8.) Use what we’re drawn to — in multiples. 

Naturally, I am drawn to antique china and fun eclectic dish ware. If it's handmade that's an even bigger selling point for me.  Steve has a fascination with antique tools. We plan to collect and incorporate both of those into the house as wall decor.

We accidentally already have an antique tool collection started. My great grandfather was a stone mason. When we were helping my grandma downsize we found his whole work chest full of AMAZING antique tools in her basement. SCORE. 

We accidentally already have an antique tool collection started. My great grandfather was a stone mason. When we were helping my grandma downsize we found his whole work chest full of AMAZING antique tools in her basement. SCORE. 

 

 

So, That’s the plan moving forward. Now, I’ve got to get myself back into my studio where the wall decor always comes second to functionality and getting beautifully designed orders out on time! ;-)

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A tale of buyer's remorse... and how we're changing it.

 

If I had a blog a year ago, I could have posted grand remodeling stories of our 1900’s farm house. We renovated basically the entire place down to studs, moved some walls, re-routed plumbing, and even put in a salvaged clawfoot tub that I refinished by hand. It was my dream bathroom suite and had a lake view. But then, life happened.

Many weeks of our lives wen't into making this room a reality

Many weeks of our lives wen't into making this room a reality

For many reasons, we moved and reality hit hard. The real estate market was FIERCE. Our old home sold in a day and we had no idea how hard we would have to fight to find a new house. It was certainly a crazy seller’s market and all the beautiful old homes we found sold in a matter of hours. We didn't stand a chance and had no time to waste. The house we did find worked so well for our studio space and we saw what it COULD be. It was in the right area so we hurriedly signed on the dotted line. 

Ridiculous as it is, a little bit of panic and heartbreak set it. Nothing about my personality likes a “new” house. It sounds so silly to say, but old homes are immeshed down deep in my soul. I get a feeling of comfort and happiness from them that a new house just cannot fill. I know that I should just be happy to have a warm and safe roof over my head. I get that, I really do. But at the end of the day, I still have to live there and be inspired there in order to make my business and personal life thrive so I can pay it forward. So, I guess that’s how I will shamelessly justify my fussiness for housing and decor. I’m a Taurus, who inherently likes the finer things in life and it simply can’t be helped.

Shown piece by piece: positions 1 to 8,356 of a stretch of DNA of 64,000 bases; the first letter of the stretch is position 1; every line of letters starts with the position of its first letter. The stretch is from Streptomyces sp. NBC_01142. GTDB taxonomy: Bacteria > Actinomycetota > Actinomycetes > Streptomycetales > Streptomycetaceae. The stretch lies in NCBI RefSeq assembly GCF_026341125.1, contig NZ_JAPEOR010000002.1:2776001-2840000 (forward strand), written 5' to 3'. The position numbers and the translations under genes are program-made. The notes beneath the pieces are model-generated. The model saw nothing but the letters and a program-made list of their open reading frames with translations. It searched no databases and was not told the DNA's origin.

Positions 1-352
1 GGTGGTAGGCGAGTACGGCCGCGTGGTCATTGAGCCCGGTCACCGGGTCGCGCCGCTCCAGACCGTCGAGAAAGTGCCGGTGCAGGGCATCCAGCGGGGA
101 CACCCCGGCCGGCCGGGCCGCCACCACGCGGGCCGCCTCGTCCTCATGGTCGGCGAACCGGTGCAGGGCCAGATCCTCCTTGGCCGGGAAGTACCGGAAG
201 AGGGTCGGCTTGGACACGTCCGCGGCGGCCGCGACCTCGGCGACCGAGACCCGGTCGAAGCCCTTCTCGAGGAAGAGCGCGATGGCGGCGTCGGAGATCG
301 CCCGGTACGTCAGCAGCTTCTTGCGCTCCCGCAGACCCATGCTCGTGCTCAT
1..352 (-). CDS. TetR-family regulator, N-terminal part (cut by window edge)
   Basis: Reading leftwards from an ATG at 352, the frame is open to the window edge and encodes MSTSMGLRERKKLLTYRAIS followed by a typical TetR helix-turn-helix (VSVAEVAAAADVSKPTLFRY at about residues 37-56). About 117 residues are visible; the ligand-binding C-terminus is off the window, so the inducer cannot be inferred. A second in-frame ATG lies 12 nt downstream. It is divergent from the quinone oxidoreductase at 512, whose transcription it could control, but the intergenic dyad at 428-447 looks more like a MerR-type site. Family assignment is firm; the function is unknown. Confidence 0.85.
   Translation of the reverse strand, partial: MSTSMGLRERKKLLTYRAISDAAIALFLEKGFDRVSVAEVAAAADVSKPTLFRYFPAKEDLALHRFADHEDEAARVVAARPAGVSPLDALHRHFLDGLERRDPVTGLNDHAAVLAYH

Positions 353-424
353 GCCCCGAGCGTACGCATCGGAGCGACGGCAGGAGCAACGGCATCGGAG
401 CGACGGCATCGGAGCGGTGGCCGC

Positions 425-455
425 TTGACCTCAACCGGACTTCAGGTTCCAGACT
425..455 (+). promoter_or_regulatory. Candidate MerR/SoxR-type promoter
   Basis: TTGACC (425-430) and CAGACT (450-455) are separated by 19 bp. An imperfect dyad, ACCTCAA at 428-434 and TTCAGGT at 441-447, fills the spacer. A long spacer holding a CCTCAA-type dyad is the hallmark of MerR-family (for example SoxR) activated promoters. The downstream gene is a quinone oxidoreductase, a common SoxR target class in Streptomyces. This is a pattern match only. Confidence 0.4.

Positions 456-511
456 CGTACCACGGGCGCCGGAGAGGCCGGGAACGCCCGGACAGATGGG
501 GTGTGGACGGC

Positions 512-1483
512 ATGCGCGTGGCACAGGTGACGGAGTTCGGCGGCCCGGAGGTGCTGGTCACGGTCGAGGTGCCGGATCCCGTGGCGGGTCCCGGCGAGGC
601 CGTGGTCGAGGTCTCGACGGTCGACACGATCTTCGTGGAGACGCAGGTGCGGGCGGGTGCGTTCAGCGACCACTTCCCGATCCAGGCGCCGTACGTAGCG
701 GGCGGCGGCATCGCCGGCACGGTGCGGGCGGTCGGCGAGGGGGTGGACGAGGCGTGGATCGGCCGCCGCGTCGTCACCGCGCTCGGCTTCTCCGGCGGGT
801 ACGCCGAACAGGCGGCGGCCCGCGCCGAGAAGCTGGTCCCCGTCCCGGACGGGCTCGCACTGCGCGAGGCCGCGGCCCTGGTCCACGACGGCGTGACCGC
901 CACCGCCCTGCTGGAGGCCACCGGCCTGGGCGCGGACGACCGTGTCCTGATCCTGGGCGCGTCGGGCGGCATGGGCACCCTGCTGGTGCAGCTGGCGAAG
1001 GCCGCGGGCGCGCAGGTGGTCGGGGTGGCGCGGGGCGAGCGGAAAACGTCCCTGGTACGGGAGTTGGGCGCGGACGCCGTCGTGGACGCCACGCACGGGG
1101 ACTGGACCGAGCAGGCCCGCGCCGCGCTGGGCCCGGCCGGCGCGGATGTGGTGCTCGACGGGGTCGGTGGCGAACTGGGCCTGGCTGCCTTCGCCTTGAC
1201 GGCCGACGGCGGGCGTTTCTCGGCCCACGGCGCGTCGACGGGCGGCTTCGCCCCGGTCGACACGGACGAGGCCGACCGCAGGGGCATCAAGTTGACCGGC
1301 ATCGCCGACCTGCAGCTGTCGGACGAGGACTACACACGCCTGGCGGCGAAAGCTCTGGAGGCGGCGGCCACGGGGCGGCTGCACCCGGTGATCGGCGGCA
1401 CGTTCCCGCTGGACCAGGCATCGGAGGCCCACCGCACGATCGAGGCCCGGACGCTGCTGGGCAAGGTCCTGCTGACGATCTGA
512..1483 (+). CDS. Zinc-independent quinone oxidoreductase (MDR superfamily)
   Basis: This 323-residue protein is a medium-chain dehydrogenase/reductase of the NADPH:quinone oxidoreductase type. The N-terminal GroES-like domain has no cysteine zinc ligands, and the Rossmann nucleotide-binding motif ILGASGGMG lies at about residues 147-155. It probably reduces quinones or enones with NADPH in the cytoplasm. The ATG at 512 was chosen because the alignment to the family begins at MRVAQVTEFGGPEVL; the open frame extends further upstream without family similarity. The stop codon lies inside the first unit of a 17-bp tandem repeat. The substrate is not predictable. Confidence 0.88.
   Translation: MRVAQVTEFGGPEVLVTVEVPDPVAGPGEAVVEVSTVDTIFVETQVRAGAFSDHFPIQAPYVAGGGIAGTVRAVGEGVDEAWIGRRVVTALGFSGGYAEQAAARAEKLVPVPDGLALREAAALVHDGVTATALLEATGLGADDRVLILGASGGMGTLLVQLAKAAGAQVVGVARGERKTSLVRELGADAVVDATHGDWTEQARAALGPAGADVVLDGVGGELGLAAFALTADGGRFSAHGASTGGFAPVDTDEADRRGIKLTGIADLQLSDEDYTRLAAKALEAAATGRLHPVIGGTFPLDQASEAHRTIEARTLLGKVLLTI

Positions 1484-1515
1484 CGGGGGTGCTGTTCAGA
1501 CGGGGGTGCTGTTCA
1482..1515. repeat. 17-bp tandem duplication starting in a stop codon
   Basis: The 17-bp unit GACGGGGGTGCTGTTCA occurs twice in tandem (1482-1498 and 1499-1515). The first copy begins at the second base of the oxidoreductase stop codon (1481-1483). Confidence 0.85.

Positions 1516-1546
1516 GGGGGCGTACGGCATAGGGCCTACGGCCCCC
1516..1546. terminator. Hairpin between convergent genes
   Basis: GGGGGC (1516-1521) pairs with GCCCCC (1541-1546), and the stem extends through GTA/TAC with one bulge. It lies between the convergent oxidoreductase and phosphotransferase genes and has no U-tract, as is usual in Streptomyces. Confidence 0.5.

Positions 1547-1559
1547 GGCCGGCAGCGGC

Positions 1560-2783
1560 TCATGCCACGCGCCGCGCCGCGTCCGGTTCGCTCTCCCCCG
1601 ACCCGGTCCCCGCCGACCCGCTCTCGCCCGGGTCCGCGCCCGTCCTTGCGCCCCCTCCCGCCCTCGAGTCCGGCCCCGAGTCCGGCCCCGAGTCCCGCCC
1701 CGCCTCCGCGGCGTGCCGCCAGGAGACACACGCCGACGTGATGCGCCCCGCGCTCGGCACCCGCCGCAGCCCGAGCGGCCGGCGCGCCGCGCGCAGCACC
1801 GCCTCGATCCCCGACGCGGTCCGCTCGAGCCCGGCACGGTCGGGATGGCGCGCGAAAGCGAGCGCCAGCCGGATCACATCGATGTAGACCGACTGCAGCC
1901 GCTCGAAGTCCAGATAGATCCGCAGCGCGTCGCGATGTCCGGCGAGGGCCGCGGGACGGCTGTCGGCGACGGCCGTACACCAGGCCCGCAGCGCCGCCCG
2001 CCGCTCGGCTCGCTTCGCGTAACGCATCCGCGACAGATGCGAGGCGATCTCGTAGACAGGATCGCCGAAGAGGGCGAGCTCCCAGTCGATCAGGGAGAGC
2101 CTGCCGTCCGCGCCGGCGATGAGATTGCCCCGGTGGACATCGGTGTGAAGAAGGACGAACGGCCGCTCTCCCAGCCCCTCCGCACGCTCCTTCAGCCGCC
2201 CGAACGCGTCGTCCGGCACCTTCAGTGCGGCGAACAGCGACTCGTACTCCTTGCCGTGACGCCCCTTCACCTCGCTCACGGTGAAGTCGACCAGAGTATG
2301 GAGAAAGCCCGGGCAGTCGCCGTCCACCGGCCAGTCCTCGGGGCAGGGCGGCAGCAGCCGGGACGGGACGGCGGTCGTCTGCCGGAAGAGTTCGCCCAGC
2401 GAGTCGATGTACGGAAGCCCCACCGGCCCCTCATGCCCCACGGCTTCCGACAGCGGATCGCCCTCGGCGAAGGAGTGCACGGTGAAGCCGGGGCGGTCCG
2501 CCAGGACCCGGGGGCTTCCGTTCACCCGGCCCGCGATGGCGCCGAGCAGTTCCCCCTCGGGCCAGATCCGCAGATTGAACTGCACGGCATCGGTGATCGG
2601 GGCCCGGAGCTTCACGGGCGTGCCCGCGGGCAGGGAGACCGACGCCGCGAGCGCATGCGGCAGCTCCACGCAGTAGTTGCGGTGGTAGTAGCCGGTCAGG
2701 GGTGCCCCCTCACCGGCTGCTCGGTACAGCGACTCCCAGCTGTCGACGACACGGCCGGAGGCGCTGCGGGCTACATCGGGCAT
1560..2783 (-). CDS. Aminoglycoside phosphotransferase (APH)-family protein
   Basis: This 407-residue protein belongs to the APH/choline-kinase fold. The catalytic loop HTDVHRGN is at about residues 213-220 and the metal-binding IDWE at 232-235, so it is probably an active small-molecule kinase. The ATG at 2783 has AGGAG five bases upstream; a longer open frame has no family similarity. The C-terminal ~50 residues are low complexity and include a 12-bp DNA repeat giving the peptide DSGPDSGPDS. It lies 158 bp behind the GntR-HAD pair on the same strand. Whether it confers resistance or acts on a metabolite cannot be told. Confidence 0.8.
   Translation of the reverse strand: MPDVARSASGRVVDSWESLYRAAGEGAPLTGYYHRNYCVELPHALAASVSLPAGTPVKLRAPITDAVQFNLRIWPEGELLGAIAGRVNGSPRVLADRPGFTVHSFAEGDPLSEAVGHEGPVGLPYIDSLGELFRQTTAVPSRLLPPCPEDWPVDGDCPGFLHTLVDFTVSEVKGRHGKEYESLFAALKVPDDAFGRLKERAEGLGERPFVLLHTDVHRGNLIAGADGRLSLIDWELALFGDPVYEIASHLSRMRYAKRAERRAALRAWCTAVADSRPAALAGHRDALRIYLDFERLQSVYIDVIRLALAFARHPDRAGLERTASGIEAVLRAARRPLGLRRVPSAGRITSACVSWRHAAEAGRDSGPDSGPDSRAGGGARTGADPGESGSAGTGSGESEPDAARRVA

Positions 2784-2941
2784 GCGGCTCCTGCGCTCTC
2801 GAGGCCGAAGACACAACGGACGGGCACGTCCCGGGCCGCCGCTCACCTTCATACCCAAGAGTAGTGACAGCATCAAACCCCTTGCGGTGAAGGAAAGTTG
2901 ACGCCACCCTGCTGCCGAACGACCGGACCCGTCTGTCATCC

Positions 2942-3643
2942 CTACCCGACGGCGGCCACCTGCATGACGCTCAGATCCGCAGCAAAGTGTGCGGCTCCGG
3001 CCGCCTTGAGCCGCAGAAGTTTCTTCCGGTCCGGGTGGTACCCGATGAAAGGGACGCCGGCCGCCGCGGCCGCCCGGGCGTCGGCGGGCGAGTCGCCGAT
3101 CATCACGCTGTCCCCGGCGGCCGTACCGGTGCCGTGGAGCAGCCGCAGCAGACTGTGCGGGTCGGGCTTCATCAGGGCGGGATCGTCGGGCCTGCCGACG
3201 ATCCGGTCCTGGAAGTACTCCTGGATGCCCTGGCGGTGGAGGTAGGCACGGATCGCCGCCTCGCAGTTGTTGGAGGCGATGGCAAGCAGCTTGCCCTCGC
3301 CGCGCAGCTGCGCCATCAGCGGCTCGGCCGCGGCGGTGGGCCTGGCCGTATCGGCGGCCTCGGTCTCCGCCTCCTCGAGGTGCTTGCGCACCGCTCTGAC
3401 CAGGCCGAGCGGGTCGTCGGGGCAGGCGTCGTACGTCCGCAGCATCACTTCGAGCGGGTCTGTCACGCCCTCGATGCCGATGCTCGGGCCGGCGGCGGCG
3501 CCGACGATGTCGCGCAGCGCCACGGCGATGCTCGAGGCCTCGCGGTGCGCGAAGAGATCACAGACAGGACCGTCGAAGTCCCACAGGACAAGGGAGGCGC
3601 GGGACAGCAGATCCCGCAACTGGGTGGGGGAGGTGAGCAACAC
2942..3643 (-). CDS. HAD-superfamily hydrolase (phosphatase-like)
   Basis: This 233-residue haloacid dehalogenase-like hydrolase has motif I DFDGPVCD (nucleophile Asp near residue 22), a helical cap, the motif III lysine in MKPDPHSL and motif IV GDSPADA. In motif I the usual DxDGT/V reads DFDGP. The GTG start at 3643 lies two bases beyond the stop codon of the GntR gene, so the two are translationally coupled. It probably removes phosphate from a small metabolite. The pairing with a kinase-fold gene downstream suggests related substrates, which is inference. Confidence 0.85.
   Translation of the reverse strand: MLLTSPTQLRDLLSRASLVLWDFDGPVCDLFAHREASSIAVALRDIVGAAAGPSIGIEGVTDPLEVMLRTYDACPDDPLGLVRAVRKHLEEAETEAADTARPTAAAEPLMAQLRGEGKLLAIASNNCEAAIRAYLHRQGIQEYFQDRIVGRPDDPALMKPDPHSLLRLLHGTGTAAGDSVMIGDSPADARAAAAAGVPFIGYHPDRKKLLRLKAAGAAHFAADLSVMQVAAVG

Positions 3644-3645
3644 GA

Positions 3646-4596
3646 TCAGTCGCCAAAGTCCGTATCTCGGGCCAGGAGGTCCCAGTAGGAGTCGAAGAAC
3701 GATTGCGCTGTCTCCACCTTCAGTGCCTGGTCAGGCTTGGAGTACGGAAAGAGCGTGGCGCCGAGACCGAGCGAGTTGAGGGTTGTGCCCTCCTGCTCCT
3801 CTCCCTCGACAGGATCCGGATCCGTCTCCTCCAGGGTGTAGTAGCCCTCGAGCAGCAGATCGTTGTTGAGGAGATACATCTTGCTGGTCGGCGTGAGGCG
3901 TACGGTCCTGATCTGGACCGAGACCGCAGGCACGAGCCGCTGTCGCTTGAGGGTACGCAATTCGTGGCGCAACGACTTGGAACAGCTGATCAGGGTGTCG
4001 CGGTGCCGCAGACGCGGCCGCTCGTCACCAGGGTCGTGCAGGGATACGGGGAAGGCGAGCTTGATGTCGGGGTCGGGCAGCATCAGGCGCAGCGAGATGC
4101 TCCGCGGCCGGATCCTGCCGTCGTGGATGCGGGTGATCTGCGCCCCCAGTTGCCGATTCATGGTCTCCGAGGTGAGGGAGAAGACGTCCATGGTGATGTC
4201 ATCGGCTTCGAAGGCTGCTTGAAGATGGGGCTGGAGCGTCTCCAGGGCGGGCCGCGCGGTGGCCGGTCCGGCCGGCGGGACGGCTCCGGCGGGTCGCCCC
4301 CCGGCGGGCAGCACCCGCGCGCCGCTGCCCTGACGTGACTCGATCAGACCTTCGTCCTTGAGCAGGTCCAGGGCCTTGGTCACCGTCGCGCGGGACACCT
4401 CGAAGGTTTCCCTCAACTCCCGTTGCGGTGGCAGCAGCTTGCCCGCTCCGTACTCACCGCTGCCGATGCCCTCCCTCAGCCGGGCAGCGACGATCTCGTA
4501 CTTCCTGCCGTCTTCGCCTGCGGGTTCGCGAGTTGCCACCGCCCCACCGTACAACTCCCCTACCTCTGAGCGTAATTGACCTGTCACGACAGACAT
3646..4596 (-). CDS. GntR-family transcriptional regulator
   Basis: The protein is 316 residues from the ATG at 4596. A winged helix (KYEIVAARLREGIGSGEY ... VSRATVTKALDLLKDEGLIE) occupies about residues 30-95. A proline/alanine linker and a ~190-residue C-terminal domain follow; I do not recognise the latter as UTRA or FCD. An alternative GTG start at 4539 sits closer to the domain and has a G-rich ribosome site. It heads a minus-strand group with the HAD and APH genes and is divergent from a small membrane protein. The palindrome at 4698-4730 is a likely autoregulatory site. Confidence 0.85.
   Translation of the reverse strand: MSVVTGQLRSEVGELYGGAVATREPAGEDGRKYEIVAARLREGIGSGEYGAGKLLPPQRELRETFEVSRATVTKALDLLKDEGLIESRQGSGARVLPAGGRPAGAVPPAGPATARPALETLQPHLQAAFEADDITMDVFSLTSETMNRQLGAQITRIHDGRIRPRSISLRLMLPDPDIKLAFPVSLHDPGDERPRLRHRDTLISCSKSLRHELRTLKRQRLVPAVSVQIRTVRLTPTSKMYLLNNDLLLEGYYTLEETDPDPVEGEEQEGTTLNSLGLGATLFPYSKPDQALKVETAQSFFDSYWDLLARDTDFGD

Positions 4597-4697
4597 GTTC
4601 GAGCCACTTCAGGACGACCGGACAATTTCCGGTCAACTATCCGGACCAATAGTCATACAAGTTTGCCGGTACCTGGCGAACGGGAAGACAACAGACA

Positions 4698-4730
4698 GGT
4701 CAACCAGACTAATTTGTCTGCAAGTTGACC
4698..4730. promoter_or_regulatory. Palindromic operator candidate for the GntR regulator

The house we bought is very much a relic of 1970s suburbia with updates but not in our style or any particular style for that matter. The house didn’t feel like it knew what it wanted to be. Like it didn't have a clue what it was. A little bit of 70s here... a little bit of 90s there ... After our first night there I told Steve that I felt like I had spent the night in someone else’s home. I should also mention that on the first night we slept in a room that the previous owner had painted HOT PINK AND ZEBRA print that made sunglasses indoors at night seem very appropriate. The silver lining was that it worked so well for my day-to-day studio life which I desperately needed in order to make my growing business work. I thought it would be amusing to share with you the photos of the house as it was left for us at move in. For those friends who are interior designers, I beg you to forgive me for the graphic content you're about to encounter.